Integrating with Marketing Factory

  Written by The Jahia Team
 
Developers
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To become a bit more familiar with  Marketing Factory (MF) and gain some technical knowledge you can visit MF’s academy page.

There are two main ingredients to our integration with MF: commerce-io-front-end module and commerce-io-mf-bridge module.

The latter is responsible for sending of events to MF while the former registers conditions by extending MF.

Event types

Commerce I/O sends several events to MF in order to store information about important user activities.

  • CommerceIOViewEvent applies to page/product views and depending on context it will either have information on the product or on the context such as brand or category.
  • CommerceIOAddToCart event sends information about a product added to cart.
  • CommerceIOProductsPurchased event sends information about checkout along with a list of skus in cart and relevant product data.

Sending events

To send events top MF we rely on MF api accessible from wem object which MF injects on the window. We are careful to make sure that event can be sent before sending it and there is also a time out of 500ms in order to prevent long waits. You can find more details in /src/main/javascript/mf/mfintegration.js, a sample event model is included at the top of the file. The processEvent() function is triggered from React components but some events are sent via a different mechanism.

As noted earlier, on the product page a script is injected by the SEO filter, that script includes an event listener for the checkout button. You can look at SEO filter for more details. To be able to attach an event to the button which actually comes from SAP Hybris fragment we had to mark it with class “js-add-to-cart”. When the button is clicked a function similar to processEvent() is executed. Almost identical mechanism is used for checkout when user is redirected to the “order” page.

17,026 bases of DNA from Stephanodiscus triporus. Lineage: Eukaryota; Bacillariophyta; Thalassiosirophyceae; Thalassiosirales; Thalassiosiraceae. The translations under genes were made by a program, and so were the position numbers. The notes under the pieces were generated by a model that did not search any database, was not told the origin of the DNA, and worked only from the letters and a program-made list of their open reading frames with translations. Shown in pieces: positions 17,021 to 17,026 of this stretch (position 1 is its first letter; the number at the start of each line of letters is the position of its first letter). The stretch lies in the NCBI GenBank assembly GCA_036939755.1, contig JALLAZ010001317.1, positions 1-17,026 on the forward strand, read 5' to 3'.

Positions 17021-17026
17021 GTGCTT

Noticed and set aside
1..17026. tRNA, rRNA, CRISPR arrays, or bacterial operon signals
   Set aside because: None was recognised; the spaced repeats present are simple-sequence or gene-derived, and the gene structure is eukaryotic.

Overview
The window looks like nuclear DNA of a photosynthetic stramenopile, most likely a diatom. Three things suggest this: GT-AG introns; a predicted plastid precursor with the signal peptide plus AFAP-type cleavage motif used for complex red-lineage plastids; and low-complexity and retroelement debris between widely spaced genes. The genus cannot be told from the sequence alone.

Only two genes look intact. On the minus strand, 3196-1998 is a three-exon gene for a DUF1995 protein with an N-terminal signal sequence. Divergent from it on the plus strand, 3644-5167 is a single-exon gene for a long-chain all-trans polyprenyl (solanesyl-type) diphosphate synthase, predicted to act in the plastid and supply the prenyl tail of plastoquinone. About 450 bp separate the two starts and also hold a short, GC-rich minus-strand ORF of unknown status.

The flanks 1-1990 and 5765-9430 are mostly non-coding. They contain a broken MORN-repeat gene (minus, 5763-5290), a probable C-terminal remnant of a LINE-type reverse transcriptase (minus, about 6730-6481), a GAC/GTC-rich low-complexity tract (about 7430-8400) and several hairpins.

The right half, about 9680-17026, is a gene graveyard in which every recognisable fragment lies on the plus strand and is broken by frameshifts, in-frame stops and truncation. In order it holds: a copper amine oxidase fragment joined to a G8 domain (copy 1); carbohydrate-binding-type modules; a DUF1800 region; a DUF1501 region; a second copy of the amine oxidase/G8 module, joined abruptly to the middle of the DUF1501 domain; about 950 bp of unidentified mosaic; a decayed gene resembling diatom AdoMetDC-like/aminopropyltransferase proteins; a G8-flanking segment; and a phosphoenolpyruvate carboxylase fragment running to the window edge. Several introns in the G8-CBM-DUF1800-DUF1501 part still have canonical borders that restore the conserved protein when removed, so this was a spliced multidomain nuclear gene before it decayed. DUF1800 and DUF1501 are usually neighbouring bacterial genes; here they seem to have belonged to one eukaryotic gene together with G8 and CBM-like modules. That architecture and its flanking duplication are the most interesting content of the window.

Conditions building

Building conditions is very simple and in most cases involves copying, renaming and adapting existing condition. Note that conditions follow a very strict naming policy and you should keep your condition in line with what was created in commerce-io-mf-bridge module.

There are three main ingredients for conditions: angular controller, condition JSON file and resource bundle.

Angular controllers are placed inside /src/main/javascript/marketing-factory/common/angular/conditions folder.

Remember to follow naming exactly as shown in examples.

For an example of single value condition look at condition-productViewEventCondition.controller.js and for example of a multi value condition look at condition-categoryViewEventCondition.controller.js. Depending on what type of condition you need these two would be a good starting point.

Condition json files are placed inside /src/main/resources/META-INF/marketing-factory/conditions folder and provide the rules that will be used by UNOMI to evaluate these conditions. Once again strict naming rules apply. One of the key things to note is that propertyName points at value in your event object and propertyValue points at parameter that you specify/set in your controller.

In order to see your condition in edit mode you need to name it. This can be done simply by providing an appropriate resource key in /src/main/resources/resources.

Once again strict naming convention applies, at least for the name part so make sure to keep it similar to everything else in the file.

Once you create your condition redeploy your module, in this case  and your condition should commerce-io-mf-bridge be visible.